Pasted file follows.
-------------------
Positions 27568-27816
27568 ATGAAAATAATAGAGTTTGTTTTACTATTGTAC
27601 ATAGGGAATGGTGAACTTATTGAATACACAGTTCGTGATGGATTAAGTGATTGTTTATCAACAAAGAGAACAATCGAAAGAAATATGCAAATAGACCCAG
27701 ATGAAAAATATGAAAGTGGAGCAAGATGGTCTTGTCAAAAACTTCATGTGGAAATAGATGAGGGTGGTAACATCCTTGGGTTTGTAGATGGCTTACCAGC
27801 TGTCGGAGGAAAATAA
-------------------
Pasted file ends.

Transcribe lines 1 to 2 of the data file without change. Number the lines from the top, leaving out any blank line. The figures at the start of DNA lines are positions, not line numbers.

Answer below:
Positions 27568-27816
27568 ATGAAAATAATAGAGTTTGTTTTACTATTGTAC